-macbook-pro.local.out
slave2: starting tasktracker, logging to /usr/local/hadoop/bin/../logs/hadoop-Appozite-tasktracker-XTRAPUFFYJR
.out

You can view your MapReduce setup using the MapReduce monitoring web app that comes with Hadoop which runs on port 50030 of your master node. You can probably open it by clicking this like: http://localhost:50030. Below is a screenshot from my browser. There’s not much exciting to see here until you have an actual MapReduce job running.

Testing it out

Now that you’ve got your Hadoop cluster up and running, executing MapReduce jobs or writing to and reading from DFS are no different on Windows than any other platform so long as you use cygwin to execute commands. At this point, I’ll refer you to Michael Noll’s Hadoop on Ubuntu Linux tutorial for an explanation on how to run a large enough MapReduce job to take advantage of your cluster. (Note that he’s using Hadoop 0.16.0 instead of 0.17.0, so you’ll replace “0.16.0″ with “0.17.0″ where applicable.) Follow his instructions and you should be good to go. The Hadoop site also offers a MapReduce tutorial to you can get started writing your own jobs in Java. If you’re interested in writing MapReduce jobs in other languages that take advantage of Hadoop, check out the Hadoop Streaming documentation.

How to stop your cluster

When you’re ready to stop your cluster, it’s simple. Just top MapReduce and then DFS.

To stop MapReduce, issue the following command on the master:

$>bin/stop-mapred.sh

You should see output similar to the following:

stopping jobtracker
slave: stopping tasktracker
master: stopping tasktracker
slave2: stopping tasktracker

To stop DFS, issue the following command on the master:

$> bin/stop-dfs.sh

You should see output similar to the following:

stopping namenode
master: stopping datanode
slave: stopping datanode
slave2: stopping datanode
master: stopping secondarynamenode

And that’s it

I hope this helps anyone out there trying to run Hadoop on Windows. If any of you have corrections, questions or suggestions please comment and let me know. Happy Hadooping!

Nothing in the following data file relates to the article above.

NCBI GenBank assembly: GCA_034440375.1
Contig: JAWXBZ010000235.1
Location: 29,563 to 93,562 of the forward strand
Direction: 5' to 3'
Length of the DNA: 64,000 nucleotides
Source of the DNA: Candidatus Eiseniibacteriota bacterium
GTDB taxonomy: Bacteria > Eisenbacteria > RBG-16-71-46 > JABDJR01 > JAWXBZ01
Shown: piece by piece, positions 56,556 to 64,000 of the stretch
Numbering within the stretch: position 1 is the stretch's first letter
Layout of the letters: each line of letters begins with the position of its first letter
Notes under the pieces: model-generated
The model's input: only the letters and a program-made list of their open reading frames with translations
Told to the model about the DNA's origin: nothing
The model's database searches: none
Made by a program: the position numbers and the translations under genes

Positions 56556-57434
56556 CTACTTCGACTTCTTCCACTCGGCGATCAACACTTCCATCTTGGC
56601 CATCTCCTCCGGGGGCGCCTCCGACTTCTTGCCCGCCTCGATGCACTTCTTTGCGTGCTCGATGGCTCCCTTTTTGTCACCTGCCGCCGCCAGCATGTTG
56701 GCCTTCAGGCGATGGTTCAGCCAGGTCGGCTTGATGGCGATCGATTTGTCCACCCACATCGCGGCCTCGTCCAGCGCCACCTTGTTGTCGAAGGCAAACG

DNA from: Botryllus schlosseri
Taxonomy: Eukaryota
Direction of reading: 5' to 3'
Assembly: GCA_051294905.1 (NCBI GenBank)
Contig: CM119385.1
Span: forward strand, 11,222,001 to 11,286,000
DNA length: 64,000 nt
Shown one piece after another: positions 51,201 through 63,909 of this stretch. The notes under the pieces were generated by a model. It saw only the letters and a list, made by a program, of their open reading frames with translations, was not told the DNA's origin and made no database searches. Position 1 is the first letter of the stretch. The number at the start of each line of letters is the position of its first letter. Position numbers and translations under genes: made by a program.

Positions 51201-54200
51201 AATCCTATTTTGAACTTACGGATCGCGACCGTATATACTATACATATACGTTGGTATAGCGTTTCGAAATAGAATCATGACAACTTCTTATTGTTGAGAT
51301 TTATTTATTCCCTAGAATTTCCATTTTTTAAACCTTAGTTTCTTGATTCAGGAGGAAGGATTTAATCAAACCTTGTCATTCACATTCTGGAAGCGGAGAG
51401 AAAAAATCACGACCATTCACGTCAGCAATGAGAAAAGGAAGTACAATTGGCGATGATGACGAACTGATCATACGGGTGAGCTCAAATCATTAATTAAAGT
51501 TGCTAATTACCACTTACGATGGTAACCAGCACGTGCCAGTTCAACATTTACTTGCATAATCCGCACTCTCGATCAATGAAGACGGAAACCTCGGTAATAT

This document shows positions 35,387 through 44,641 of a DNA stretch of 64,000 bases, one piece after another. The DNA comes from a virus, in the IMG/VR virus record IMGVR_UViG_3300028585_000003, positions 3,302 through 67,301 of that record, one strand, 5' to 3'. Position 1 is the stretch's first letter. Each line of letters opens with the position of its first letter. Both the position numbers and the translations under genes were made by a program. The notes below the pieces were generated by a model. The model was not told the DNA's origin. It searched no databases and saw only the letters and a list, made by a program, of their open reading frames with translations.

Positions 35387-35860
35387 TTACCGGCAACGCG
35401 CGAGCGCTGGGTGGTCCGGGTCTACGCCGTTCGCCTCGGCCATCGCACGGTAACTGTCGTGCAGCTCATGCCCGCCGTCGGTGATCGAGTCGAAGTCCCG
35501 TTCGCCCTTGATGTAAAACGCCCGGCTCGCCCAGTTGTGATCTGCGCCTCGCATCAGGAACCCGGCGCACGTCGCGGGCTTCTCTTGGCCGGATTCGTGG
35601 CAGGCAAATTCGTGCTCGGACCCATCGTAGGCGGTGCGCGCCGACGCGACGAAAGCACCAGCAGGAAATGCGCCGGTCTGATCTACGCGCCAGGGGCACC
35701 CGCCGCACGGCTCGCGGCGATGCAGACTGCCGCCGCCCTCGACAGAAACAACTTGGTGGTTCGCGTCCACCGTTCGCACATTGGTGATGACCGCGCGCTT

Update 6/18/2008: Fixed link to Hadoop Admin screenshot. Thanks to Robert Towne for pointing out the bad link.


11
Jun 08

Most interesting sentence I’ve read today

From Free Exchange (the blog home of The Economist):

…by some measures—including those used by the Congressional Budget Office—the American economy has uninterruptedly performed below potential since the 2001 recession.

Even though we’re not technically in a recession (two quarters of negative GDP) and even though being technically correct is the best kind of correct, this would make things feel very recessionary to a lot of people.


5
Jun 08

Let’s toss those plastic discs

Jenn and I have been using Netflix‘s streaming service a lot recently to watch all sorts of great classic sci-fi on our TV but the whole s-video-from-the-laptop-to-the-TV-with-no-remote setup is wearing thin. Clunky setup aside, the actual streaming experience has been mostly flawless with only the occasional hiccup. That’s why we’re eagerly awaiting the arrival of our new Roku box which promises to be a much more TV-centric video streaming experience.

Anyway, the imminent arrival of our Roku box got me thinking about the death of physical media for storing and transporting movies. Gizmodo had a couple of posts this week along these lines. One noted that less than 50% of HDTV owners don’t even know what blu-ray is! These are HDTV owners who are usually the ones who know what’s up. Forget the rest of the tv-watching public squinting at their standard def 28 inchers, these are the guys with the 48″ LCDs sitting back and counting pores on John Madden’s face in glorious 1080p. Doesn’t say much for the next generation plastic disc. Minimal awareness of a new technology is one thing, but the second post is about Staples’ eye-stabbingly ridiculous plan to sell self destructing DVDs for $4.99. Can you say EPIC FAIL?

I, for one, welcome our new movie streaming overlords. Stay tuned and I’ll let you know how it goes with the Roku.


1
Jun 08

Best geeky sentence I’ve read today

With apologies to Tyler Cohen

Normalization is a kind of ethical system for data.

This is from a great post on the always fascinating High Scalability about how you sometimes just have to let go and de-normalize.